Lead courses
Universities bring about some needed changes to their strategies post-pandemic - and they seem to be working. Image Credit: Shutterstock

The Massachusetts Institute of Technology (MIT) presents an immersive VR experience called ‘The Enemy’ through its Media Lab. It invites the visitor to experience firsthand, through 360-degree imaging, the testimony of soldiers from both sides of conflicts.

In Canada, the McGill Symphony Orchestra has musicians coming together virtually for rehearsals, and has entirely reprogrammed their season as a virtual experience. On an even grander scale, the Savannah School of Art and Design sent Google Cardboard VR headsets to the 30,000 newly admitted students so they could take a virtual tour of the campus.

The seismic impact of Covid on life in universities has catalyzed great evolution in the higher education landscape. Innovation in learning technologies is being leveraged to support increasingly hybrid learning models that will remain front and center.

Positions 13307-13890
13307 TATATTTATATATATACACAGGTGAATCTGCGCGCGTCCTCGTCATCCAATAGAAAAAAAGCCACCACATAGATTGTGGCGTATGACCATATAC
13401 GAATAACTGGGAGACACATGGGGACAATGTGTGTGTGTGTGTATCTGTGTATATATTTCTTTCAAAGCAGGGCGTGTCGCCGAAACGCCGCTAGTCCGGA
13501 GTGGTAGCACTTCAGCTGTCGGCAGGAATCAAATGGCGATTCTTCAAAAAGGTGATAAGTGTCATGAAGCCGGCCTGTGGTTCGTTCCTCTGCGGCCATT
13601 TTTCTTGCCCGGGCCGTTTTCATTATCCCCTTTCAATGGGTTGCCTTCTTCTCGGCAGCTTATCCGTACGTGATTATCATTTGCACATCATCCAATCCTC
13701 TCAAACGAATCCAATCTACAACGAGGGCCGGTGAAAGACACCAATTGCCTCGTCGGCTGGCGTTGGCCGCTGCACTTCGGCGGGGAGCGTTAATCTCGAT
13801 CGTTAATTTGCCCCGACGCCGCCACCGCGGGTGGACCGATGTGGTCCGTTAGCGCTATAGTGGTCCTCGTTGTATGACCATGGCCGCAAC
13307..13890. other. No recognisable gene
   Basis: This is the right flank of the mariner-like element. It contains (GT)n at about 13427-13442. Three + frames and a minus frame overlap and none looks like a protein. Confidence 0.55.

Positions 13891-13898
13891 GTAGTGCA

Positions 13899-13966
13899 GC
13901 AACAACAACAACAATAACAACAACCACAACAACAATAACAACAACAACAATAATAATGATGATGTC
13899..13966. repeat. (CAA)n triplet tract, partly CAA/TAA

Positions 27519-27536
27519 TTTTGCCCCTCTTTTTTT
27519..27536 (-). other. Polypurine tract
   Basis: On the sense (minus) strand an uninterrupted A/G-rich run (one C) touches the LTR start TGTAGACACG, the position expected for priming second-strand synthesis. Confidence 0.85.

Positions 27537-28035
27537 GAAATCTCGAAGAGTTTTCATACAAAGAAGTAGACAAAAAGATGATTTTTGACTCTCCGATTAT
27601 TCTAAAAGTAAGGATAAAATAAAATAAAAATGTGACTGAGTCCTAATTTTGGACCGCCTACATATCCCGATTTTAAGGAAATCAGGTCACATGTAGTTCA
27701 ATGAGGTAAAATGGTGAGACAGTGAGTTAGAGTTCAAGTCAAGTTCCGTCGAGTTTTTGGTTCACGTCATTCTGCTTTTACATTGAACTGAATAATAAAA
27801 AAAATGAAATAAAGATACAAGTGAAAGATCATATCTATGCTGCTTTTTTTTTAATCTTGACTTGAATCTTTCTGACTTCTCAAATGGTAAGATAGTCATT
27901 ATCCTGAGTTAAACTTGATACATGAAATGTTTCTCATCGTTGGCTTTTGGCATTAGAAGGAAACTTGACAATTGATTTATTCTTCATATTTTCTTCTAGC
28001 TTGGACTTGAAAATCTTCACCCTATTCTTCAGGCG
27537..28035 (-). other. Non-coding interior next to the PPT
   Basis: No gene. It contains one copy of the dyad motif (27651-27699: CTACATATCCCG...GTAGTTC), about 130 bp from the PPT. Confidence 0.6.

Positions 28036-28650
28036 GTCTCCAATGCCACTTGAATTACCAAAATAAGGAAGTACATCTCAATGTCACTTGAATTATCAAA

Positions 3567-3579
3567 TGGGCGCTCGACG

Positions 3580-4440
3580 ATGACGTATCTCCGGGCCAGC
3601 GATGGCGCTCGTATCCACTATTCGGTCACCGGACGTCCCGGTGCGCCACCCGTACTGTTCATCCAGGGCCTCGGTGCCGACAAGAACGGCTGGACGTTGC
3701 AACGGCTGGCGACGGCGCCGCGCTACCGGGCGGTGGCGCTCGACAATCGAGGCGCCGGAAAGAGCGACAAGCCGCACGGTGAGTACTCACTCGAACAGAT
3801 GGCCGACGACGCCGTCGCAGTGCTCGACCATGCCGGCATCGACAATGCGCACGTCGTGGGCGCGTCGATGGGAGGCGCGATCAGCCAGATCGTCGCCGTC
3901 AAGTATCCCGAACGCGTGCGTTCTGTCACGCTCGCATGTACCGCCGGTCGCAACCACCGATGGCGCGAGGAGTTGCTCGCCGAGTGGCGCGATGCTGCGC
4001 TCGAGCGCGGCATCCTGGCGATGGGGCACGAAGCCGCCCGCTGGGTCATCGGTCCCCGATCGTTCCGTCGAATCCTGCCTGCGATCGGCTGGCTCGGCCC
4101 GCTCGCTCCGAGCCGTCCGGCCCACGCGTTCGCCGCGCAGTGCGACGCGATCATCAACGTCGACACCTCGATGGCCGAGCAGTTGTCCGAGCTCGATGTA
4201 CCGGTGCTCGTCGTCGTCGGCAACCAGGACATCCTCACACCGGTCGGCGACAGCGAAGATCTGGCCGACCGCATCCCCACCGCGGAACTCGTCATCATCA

Five faces of change

Shift in digital pedagogy

Instead of the passive, lecture-based learning, technology is being harnessed to improve learning by engaging students with hands-on, project-based approaches. A dynamic example would be that of a business professor who designs cogent what-if scenarios that are responsive to student input. Another would be that of a music professor who reveals detailed sheet music annotations in sync with a recorded performance.

In response to the critical need to move beyond the Zoom format of online education, the virtual ecosystem is expanding, breaking away from the constraints of a computer to interact with the physical world through augmented reality, harnessing real-world smart objects, such as smart whiteboards and smart assistants.

Gamification is also fast gaining traction–by designing lectures as a game, educators encourage students to accomplish various goals, whilst promoting knowledge retention. Notably, the University of Washington created a video game called ‘Foldit’ for the College of Engineering – a protein-folding software.